van der Schaar Lab

IJCAI 2023: Data-Centric AI Tutorial

This IJCAI Tutorial will be presented by Mihaela van der Schaar and Nabeel Seedat during the 32nd International Joint Conference On Artificial Intelligence, running from 19 – 25 August, 2023. This is a hybrid event (in person/online) you can register for here.


Data-Centric AI: Foundation, Frontiers and Applications in the quest for robust and reliable AI systems


Data-Centric AI has recently been raised as an important paradigm shift to change how AI is built — placing the previously undervalued “data work’ at the centre of AI development. This tutorial introduces participants to the foundations of Data-Centric AI by exploring recent state-of-the-art methods and use-cases around characterising, auditing, and improving the data used in machine learning.

Goals of the lab

The quality of data used to train Machine Learning (ML) models is crucial to the success or failure of AI. This is increasingly critical with data-hungry algorithms deployed in high-stakes healthcare or finance settings. Despite its importance, the “data” work has been undervalued as merely operational [9].

Hence, along with algorithmic improvement, there is an urgent need to shift the focus to the data used in AI/ML and its quality. The emergence of Data-Centric AI addresses this issue by developing tools for systematic characterisation, evaluation, and monitoring of the data used to train and evaluate ML models.

This tutorial introduces participants to the foundations of Data-Centric AI. We will provide a comprehensive introduction to recent state-of-the-art Data-Centric AI methods to (1) characterize, (2) generate and (3) evaluate the underlying ML data. A unique focus of the tutorial is showing how these Data-Centric components apply to different stages of the ML pipeline with practical use-cases on tabular, image and text data. This end-to-end approach will enable participants to practically engage with Data-Centric AI for their own problems — from a researcher or practitioner perspective. Additionally, we will explore the future of Data-Centric AI, discussing challenges and opportunities.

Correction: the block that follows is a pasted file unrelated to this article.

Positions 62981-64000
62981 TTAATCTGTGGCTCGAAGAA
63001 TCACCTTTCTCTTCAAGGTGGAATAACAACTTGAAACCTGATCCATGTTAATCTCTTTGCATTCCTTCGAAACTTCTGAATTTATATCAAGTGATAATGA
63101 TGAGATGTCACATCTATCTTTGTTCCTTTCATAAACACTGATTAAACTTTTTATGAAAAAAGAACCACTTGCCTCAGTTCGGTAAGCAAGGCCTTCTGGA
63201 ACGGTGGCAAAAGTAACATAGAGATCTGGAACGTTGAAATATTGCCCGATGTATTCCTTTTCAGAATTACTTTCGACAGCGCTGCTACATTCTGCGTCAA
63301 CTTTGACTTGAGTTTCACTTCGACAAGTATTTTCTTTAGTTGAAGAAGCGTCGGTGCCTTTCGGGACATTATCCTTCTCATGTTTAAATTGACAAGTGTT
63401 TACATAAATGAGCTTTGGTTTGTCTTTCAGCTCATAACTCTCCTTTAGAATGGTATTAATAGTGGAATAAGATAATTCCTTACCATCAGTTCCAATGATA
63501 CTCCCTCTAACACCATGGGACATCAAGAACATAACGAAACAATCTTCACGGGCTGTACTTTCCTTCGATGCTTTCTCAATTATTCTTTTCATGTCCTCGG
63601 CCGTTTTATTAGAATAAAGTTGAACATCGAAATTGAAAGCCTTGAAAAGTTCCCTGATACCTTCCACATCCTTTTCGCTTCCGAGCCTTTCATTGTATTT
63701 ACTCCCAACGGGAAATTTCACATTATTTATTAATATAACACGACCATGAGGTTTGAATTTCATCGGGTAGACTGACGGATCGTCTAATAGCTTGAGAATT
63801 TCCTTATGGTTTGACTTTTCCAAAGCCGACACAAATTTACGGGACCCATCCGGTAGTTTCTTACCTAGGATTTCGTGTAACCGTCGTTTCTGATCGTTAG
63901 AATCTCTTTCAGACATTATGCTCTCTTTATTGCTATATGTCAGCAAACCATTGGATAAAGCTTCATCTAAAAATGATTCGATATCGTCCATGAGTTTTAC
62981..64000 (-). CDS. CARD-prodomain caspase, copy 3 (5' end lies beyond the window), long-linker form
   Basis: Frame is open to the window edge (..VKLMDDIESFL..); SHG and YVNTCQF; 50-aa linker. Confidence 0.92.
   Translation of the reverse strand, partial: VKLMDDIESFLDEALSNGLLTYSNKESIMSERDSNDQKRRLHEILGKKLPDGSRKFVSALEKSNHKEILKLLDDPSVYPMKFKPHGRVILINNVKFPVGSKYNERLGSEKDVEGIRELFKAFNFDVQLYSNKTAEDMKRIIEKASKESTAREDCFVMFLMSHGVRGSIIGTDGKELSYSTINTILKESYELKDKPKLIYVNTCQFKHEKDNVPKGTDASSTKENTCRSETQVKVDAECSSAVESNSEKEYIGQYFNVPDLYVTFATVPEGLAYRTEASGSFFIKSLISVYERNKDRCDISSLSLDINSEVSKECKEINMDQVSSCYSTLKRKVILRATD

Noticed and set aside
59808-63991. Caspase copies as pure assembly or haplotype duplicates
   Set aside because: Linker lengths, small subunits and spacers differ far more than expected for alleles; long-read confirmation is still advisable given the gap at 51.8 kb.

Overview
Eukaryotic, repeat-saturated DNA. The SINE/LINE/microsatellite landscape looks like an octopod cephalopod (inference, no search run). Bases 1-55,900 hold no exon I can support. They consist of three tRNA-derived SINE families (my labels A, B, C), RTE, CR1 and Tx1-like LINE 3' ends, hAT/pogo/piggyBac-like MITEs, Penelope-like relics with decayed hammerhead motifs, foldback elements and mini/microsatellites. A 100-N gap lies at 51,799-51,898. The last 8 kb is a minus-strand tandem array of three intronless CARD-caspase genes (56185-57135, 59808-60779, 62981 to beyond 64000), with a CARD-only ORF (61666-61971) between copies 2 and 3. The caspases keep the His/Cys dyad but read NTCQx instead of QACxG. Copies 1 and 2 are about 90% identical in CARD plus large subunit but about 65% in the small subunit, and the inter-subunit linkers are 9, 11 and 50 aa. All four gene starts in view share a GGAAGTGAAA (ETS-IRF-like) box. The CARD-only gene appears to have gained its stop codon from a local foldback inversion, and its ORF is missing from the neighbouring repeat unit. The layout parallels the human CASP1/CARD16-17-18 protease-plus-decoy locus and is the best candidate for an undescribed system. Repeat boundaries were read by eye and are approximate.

After the tutorial, participants will understand the need for Data-Centric AI and its essential components and gain a foundation in state-of-the-art tools and methods such that they can either use or contribute to Data-Centric AI.

You can have a look at our Inspiration Exchange session on the topic of Data-Centric AI in healthcare here.

You can find our most recent Revolutionizing Healthcare sessions on data here and here.

Other useful links:
– Our lab’s publications
– Mihaela van der Schaar on Twitter and LinkedIn

Mihaela van der Schaar

Mihaela van der Schaar is the John Humphrey Plummer Professor of Machine Learning, Artificial Intelligence and Medicine at the University of Cambridge and a Fellow at The Alan Turing Institute in London.

Mihaela has received numerous awards, including the Oon Prize on Preventative Medicine from the University of Cambridge (2018), a National Science Foundation CAREER Award (2004), 3 IBM Faculty Awards, the IBM Exploratory Stream Analytics Innovation Award, the Philips Make a Difference Award and several best paper awards, including the IEEE Darlington Award.

In 2019, she was identified by National Endowment for Science, Technology and the Arts as the most-cited female AI researcher in the UK. She was also elected as a 2019 “Star in Computer Networking and Communications” by N²Women. Her research expertise span signal and image processing, communication networks, network science, multimedia, game theory, distributed systems, machine learning and AI.

Mihaela’s research focus is on machine learning, AI and operations research for healthcare and medicine.

Nabeel Seedat

Before joining the van der Schaar Lab, Nabeel received a merit scholarship for a master’s degree at Cornell University, researching Bayesian deep learning and uncertainty estimation for high stakes applications. In addition, he holds a master’s degree from the University of the Witwatersrand (South Africa), where he was awarded a National Research Foundation grant for his work applying signal processing and machine learning to Parkinson’s disease diagnostics in low-resource settings.

Professionally, Nabeel has worked as a machine learning engineer in the United States and South Africa. The computer vision and natural language processing models he worked on are currently deployed and serving millions of customers on a daily basis.

Nabeel is keenly aware that taking methods from the lab to the bedside “requires a unique focus beyond just high-performance predictive models; it requires the development of a toolkit of methods for transfer learning across domains and locations, learning on smaller datasets, understanding model biases and quantifying model reliability and uncertainty are fundamentally needed to bridge this divide.”

Nabeel’s research is supported by funding from the Cystic Fibrosis Trust.